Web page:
Are you finishing up your spring racing season and have a few weeks off before you start training for fall? Now is a great time to add in a new form of cross training like yoga. In fact, I actually doing yoga after finishing a spring race and used it to propel me to a fall PR and a sub-2-hour half marathon. Your off season is the perfect time to build a yoga practice. Here’s why and how you should do it:
WHY YOGA FOR RUNNERS?
I am so passionate about yoga for runners because yoga really does make you a better runner. First, it helps you resist injury by making you stronger and more flexible. Yoga also helps you improve your breathing and breath control. You’ll practice taking deep, full breaths, which will help you get in more oxygen while you’re running.
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Yoga also really helps you be a mentally stronger runner. You’ll learn how to push through tough training runs, and you’ll learn how to control negative thoughts that can affect your performance. Running is just as tough (or even tougher) mentally as it is physically. To hit that PR or run your longest race yet, you really do need to have great mental strength, too.
HOW TO START YOGA DURING YOUR OFF SEASON
First things first: don’t rush into anything after a peak race. Your body needs time to recover. If you’ve just run a very hard, long race like a marathon, take some time off to let yourself heal. It can be helpful to do some very gentle yoga poses to help you stretch and to get the blood flowing through your muscles. Keep this stretching very light, and only stretch to a point where it feels comfortable.
When your body’s ready and has fully recovered from your race, then you can start to incorporate yoga into your routine a few times a week. I recommend aiming for 2-3 yoga sessions a week to really see benefits. (It’s okay to do more as long as it doesn’t interfere with your training if running is still going to be your primary sport.)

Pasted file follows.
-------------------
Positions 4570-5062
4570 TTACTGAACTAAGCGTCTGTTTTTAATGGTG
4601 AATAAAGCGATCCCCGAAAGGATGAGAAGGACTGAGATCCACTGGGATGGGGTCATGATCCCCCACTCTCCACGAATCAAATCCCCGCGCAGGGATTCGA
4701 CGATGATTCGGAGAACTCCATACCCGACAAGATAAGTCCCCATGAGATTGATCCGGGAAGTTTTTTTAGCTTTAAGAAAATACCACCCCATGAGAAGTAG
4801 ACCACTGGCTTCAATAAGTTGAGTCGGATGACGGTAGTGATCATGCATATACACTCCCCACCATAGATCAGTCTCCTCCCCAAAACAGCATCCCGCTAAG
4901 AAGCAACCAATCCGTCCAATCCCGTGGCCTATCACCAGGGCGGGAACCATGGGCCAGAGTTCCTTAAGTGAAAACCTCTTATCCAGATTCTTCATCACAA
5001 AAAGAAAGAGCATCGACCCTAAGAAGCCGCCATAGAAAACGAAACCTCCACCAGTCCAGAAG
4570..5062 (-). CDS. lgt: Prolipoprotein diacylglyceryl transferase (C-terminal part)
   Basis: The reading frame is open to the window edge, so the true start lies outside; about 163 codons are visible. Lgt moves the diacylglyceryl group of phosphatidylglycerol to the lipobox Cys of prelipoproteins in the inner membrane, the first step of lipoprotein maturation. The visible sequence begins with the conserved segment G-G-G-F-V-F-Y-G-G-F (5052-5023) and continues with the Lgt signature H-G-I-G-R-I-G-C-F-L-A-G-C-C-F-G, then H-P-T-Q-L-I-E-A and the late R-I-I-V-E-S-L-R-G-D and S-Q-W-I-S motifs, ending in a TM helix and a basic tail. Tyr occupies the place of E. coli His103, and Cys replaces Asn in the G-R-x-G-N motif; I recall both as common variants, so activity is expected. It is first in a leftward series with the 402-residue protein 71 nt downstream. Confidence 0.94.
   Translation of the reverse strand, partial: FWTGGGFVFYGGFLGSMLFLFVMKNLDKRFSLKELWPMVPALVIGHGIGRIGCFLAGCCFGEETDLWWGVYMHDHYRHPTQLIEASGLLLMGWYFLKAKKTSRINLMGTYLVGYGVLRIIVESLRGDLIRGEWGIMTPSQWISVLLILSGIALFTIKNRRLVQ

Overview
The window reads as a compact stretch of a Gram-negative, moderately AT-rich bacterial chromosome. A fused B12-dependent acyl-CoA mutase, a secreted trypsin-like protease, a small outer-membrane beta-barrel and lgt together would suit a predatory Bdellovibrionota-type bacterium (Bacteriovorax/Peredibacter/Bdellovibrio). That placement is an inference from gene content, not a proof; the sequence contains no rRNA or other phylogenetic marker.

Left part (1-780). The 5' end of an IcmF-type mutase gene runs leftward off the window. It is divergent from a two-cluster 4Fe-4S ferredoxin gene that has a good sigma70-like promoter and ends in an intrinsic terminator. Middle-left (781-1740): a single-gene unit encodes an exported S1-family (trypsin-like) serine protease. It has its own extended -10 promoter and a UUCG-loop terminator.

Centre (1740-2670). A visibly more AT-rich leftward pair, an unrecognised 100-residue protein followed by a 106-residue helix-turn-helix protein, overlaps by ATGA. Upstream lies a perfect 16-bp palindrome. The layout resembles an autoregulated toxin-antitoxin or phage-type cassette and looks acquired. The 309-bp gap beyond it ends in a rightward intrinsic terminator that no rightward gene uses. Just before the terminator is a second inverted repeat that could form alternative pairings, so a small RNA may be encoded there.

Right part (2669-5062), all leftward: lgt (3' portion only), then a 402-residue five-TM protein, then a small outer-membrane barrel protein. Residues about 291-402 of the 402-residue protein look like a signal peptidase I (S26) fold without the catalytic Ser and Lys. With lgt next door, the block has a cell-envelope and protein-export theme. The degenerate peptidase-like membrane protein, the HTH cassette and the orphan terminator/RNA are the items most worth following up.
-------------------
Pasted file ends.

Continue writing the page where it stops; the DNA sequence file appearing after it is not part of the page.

You can practice yoga at a yoga studio, at a gym, or at home with videos or books. Many runners feel most comfortable practicing at home or at a gym; sometimes yoga studios can seem too intimidating or too “woo woo.” It’s totally fine to combine in-person classes with home sessions, too. Sometimes your schedule doesn’t allow you to make it to the gym or to a studio, so it’s smart to have a backup plan to practice at home.
So what do you need to start a yoga practice? If you’re going to be doing yoga at a studio or gym exclusively, you may not need any equipment at all. The studio or gym may provide mats and props for you. But, that equipment may not be very high quality (especially the mats). If you’re serious about getting into yoga, I strongly suggest runners get a decent yoga mat and a yoga block. Other yoga props can definitely be helpful, but you may not need them.
Keep in mind that all yoga classes aren’t the same. Many runners are drawn to power yoga or vinyasa classes because they can feel more like a workout. But, there are other styles of yoga that can be great for runners, too. Consider checking out a restorative or yin class as a slow, gentle compliment to your strenuous running training. I know many runners who started out as power yoga junkies, but now they crave restorative classes. It’s all about finding a teacher and a class that fits your needs!